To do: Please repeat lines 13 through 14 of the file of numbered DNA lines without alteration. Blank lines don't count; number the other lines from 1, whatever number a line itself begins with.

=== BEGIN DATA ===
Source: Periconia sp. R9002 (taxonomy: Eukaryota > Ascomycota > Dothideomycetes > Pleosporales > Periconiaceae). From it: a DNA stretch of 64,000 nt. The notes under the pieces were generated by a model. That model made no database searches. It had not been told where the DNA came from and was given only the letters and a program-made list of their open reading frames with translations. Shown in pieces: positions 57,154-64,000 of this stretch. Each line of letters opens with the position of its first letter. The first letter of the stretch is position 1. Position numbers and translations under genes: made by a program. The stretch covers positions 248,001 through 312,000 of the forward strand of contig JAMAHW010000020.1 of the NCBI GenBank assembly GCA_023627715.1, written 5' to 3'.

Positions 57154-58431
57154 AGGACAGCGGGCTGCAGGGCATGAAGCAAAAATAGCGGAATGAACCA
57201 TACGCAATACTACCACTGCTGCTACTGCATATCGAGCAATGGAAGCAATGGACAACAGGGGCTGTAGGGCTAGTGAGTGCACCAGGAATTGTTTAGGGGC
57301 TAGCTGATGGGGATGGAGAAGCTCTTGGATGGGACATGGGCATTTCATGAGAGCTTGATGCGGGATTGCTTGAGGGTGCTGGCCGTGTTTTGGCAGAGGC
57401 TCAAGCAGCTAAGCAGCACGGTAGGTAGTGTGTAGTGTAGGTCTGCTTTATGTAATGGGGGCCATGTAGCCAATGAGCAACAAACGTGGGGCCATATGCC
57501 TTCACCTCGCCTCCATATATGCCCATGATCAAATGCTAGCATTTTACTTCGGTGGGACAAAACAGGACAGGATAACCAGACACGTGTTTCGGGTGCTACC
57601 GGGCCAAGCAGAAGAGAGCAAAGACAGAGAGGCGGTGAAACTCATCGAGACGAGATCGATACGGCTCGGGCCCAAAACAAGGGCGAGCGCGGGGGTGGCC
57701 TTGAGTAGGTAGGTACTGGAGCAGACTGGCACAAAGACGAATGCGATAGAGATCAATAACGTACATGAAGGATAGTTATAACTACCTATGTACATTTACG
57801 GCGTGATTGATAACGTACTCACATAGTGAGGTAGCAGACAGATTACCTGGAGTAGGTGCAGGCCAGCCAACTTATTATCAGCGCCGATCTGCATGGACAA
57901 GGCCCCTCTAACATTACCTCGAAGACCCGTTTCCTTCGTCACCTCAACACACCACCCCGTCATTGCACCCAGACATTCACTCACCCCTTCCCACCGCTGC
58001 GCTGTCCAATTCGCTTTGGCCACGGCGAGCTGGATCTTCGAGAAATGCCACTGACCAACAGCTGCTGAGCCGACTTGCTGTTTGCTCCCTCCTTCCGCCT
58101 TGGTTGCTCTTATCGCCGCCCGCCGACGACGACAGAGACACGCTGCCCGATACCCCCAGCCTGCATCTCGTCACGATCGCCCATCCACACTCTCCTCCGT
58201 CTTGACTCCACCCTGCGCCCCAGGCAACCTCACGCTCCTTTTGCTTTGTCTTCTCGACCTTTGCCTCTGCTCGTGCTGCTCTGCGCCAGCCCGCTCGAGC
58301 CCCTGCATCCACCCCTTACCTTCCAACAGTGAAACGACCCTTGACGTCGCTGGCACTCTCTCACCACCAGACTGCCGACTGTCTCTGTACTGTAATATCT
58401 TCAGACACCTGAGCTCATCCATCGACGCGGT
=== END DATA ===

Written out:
58101 TGGTTGCTCTTATCGCCGCCCGCCGACGACGACAGAGACACGCTGCCCGATACCCCCAGCCTGCATCTCGTCACGATCGCCCATCCACACTCTCCTCCGT
58201 CTTGACTCCACCCTGCGCCCCAGGCAACCTCACGCTCCTTTTGCTTTGTCTTCTCGACCTTTGCCTCTGCTCGTGCTGCTCTGCGCCAGCCCGCTCGAGC